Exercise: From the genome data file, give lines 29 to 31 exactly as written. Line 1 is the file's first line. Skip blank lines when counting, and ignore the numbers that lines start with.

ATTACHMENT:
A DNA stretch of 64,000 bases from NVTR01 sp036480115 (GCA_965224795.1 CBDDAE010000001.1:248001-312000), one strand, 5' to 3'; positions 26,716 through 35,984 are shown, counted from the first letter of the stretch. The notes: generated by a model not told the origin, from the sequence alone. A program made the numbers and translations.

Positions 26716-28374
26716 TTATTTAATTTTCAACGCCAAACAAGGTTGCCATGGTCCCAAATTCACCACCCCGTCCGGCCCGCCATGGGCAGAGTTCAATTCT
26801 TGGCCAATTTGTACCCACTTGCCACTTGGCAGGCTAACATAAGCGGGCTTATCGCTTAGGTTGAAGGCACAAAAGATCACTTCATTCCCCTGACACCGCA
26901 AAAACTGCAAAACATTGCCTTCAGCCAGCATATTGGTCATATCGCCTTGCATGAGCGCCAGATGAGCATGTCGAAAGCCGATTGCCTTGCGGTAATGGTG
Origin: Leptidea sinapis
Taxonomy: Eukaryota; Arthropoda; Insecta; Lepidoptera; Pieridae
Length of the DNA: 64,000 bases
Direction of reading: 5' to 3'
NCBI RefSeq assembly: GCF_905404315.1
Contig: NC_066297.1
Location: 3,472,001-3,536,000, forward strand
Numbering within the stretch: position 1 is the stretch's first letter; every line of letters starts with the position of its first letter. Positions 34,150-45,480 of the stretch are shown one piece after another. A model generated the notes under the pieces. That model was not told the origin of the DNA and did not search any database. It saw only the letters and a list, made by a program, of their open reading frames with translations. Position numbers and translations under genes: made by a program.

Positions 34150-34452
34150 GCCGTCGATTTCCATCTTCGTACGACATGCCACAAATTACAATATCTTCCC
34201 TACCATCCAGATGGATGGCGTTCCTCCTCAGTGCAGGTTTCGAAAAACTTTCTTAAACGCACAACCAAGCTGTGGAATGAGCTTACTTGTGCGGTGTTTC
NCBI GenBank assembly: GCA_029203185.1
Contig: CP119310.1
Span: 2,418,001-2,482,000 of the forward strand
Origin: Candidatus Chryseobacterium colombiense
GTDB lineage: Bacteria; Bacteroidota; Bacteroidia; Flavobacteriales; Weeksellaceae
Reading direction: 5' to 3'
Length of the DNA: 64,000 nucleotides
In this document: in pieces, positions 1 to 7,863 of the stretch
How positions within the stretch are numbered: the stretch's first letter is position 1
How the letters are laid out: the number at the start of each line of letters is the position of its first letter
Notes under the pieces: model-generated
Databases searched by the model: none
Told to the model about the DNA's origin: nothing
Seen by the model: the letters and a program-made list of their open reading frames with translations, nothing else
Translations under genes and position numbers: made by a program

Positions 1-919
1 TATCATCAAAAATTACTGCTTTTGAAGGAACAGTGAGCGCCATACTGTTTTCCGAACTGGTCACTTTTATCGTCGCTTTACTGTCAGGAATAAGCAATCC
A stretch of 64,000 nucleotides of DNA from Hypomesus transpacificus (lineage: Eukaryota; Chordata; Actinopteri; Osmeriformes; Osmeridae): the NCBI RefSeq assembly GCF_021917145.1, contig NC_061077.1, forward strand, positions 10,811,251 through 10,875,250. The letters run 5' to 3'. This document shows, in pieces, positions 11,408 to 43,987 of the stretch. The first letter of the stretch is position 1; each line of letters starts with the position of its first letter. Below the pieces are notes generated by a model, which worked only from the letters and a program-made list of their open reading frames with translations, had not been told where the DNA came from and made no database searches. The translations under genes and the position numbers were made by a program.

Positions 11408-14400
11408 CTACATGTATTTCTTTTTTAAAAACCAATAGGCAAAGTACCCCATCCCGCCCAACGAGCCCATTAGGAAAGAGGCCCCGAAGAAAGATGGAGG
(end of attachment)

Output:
Told to the model about the DNA's origin: nothing
Seen by the model: the letters and a program-made list of their open reading frames with translations, nothing else
Translations under genes and position numbers: made by a program